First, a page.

Improved cell service coming to B.C.'s Highway of Tears

·3 min read
Two women, part of a group of family members and advocates of missing and murdered Indigenous women and girls, walk along a section of the so-called Highway of Tears in Moricetown, B.C., on Sept. 25, 2017.  (Darryl Dyck/The Canadian Press - image credit)
Two women, part of a group of family members and advocates of missing and murdered Indigenous women and girls, walk along a section of the so-called Highway of Tears in Moricetown, B.C., on Sept. 25, 2017. (Darryl Dyck/The Canadian Press - image credit)

Improved cellphone service is coming to two highways crossing British Columbia, including the section of remote road known as the Highway of Tears.

Seventy per cent of Highway 16 already has some coverage, but the province said Wednesday the $11.7-million project will bring cell service to the remaining 252 kilometres between Smithers and Prince Rupert.

Cellphone reception was a critical recommendation in the Highway of Tears Symposium report in 2006, which sought ways to make the isolated road safer, especially for Indigenous women and girls, after decades of disappearances and killings in the area.

Gladys Radek's niece, Tamara Chipman, disappeared on Sept. 21, 2005. She was last seen hitchhiking along Highway 16, just outside of Prince Rupert.

Radek said she was "thrilled" to hear about the cell service, even though it's taken more than 15 years to arrive.

"It's better late than never," she told CBC on Wednesday. "Even if girls had cell phones, they wouldn't be able to reach out for help anyway. So I think the cellphone towers is a long time coming, and I'm just elated that it is happening."

Gladys Radek holds a photo of her niece, Tamara Chipman, who disappeared along Highway 16, the Highway of Tears, east of Prince Rupert in 2005.
Gladys Radek holds a photo of her niece, Tamara Chipman, who disappeared along Highway 16, the Highway of Tears, east of Prince Rupert in 2005.(Gladys Radek)

Barb Ward-Burkitt, executive director of the Prince George Native Friendship Centre, said the change "serves as an important step of reconciliation and honouring for murdered and missing sisters, daughters, mothers, aunties and their families."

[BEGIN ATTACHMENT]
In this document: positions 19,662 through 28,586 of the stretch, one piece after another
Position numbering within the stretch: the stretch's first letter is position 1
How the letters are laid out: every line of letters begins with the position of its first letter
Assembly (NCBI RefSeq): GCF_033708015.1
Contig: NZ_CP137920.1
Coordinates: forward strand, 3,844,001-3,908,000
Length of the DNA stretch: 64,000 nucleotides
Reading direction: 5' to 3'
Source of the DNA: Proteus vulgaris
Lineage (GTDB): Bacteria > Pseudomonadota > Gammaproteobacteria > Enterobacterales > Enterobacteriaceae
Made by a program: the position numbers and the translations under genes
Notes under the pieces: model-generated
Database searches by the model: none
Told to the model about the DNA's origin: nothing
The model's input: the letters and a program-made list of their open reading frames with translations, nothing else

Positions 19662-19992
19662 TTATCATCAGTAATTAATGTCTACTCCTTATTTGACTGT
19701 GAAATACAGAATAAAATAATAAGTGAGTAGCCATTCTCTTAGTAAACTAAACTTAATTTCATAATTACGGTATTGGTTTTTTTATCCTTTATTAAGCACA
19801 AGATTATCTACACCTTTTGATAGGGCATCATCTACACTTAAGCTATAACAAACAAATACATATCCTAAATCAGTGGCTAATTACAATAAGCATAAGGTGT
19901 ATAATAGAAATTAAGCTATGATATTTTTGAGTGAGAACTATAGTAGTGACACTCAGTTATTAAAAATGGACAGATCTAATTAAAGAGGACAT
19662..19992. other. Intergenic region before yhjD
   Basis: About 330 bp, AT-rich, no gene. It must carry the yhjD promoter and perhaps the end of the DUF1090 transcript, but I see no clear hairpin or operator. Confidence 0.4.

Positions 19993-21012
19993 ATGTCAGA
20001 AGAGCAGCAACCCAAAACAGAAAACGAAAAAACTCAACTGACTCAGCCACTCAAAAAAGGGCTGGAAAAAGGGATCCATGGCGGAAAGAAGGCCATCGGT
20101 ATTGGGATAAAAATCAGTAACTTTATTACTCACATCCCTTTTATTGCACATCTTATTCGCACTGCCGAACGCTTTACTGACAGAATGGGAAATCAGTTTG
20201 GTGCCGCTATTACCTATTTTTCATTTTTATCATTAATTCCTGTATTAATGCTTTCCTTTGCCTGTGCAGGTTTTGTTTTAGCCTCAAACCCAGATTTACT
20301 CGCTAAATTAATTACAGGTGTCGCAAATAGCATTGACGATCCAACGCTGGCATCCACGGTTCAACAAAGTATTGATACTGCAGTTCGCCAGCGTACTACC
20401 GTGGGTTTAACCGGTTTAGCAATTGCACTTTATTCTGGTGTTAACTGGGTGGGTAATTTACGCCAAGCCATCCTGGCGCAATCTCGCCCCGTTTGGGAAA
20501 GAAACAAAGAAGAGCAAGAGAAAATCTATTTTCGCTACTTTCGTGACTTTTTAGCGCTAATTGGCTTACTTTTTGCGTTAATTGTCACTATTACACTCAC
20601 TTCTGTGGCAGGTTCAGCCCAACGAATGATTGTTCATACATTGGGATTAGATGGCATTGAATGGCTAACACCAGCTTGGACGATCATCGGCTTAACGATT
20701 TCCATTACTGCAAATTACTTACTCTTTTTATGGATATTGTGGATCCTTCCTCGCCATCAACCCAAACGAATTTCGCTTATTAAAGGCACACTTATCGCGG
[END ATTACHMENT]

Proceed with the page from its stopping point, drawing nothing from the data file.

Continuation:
"We must continue to do everything in our power to prevent violence against Indigenous women and girls to ensure they are safe to travel anywhere in our province, but especially between communities along Highway 16," she said in a statement.

The project is set to begin this spring and will add 12 cell towers as well as improve connectivity at three rest stops, with the province and Ottawa each contributing just over $2 million and Rogers Communications picking up the remainder of the bill.

Highway 16 between Prince George and Prince Rupert became known as the Highway of Tears more than two decades ago, a reference to the many Indigenous women who have gone missing or been murdered along the route since the 1970s.

Premier John Horgan on Wednesday said cost has been a barrier to the province in the past when it came to improving cell range. He said the government needed to partner with a private company like Rogers to bridge the financial gap.

"This improvement in cell service is long overdue," Horgan told CBC's On The Island. "It's not inexpensive to run towers, it's not inexpensive to put broadband and fibre optics in place in rural and remote communities."

RCMP files link a total of 18 murders or disappearances to the Highway of Tears region, but Carrier Sekani Family Services in Prince George says on its website the number likely exceeds 40.

Hwy 14 improvements

In a separate announcement, B.C. said nearly $5 million in cell service upgrades are coming to Highway 14 on Vancouver Island between Sooke and Port Renfrew, with work expected to be complete by late October.

The Highway 14 improvements will bring cell service to Port Renfrew, Shirley, Otter Point, Jordan River, some Pacheedaht First Nation communities and first responders.

"We also anticipate faster responses when people get into trouble," said Vickie Weber, senior manager with Juan de Fuca Search and Rescue.

"Now, if they can call 911 right away when they get into trouble, we can talk to them right away, get a real clear picture of what is going on. As well, the cell signal provides a location to emergency services, so that really helps us as well."

Karl Ablack, president of the Port Renfrew Chamber of Commerce, said cell service will fuel business in the small seaside community.

"It's going to allow peace of mind to those visitors to market that trek out here," Ablack said. "For businesses that are now wanting to open up shop here in Port Renfrew, having that connectivity so tourists and visitors can access information as they come into Port Renfrew is huge."